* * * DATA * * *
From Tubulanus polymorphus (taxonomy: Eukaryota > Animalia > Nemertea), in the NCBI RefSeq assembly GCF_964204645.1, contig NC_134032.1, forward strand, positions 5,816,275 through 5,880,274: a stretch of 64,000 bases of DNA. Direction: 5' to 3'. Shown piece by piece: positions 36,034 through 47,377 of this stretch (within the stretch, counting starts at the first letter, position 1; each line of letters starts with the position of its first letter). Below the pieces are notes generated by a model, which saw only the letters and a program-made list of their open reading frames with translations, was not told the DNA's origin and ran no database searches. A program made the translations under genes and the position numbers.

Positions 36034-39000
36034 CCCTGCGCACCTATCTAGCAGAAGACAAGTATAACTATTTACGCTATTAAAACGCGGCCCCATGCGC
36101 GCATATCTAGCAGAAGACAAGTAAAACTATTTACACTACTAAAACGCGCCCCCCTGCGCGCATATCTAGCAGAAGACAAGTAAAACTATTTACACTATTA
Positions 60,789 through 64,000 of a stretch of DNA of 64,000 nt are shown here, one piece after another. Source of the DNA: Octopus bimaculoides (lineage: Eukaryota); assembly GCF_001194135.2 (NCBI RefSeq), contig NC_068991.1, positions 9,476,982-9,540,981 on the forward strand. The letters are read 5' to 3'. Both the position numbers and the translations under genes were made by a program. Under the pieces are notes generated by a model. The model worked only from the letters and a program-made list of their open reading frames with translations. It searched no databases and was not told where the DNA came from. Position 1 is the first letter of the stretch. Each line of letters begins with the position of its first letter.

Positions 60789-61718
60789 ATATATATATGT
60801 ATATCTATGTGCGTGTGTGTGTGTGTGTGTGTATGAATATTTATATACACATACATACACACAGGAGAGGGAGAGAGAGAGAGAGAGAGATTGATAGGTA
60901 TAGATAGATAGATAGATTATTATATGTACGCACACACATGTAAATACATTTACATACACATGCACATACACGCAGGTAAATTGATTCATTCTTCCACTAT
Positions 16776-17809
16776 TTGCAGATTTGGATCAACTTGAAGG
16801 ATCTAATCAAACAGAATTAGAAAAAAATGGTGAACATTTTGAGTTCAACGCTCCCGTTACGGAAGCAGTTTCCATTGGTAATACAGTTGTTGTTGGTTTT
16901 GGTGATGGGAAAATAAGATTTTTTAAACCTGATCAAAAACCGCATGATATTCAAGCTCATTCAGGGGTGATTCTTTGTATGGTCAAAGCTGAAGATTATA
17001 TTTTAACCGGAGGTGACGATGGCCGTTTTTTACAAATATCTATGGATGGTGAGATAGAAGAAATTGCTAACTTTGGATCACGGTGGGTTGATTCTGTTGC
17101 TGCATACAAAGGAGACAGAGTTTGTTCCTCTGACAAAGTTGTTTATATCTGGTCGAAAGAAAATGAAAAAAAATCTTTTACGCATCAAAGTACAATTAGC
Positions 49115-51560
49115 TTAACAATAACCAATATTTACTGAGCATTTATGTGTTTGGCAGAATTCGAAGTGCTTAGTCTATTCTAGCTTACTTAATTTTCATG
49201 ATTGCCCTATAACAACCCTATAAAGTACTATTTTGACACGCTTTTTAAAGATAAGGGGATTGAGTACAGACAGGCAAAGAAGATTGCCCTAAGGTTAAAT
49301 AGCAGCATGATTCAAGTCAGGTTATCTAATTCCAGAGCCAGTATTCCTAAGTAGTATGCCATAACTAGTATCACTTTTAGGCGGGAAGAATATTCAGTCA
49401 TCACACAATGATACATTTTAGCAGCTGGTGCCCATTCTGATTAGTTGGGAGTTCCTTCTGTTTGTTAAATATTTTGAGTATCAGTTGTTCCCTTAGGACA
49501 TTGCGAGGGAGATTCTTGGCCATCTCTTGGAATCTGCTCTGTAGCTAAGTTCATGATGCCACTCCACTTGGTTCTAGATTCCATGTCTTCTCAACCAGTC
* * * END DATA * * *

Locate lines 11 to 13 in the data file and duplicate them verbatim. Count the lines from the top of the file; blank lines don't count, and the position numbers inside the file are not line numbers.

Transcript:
16776 TTGCAGATTTGGATCAACTTGAAGG
16801 ATCTAATCAAACAGAATTAGAAAAAAATGGTGAACATTTTGAGTTCAACGCTCCCGTTACGGAAGCAGTTTCCATTGGTAATACAGTTGTTGTTGGTTTT
16901 GGTGATGGGAAAATAAGATTTTTTAAACCTGATCAAAAACCGCATGATATTCAAGCTCATTCAGGGGTGATTCTTTGTATGGTCAAAGCTGAAGATTATA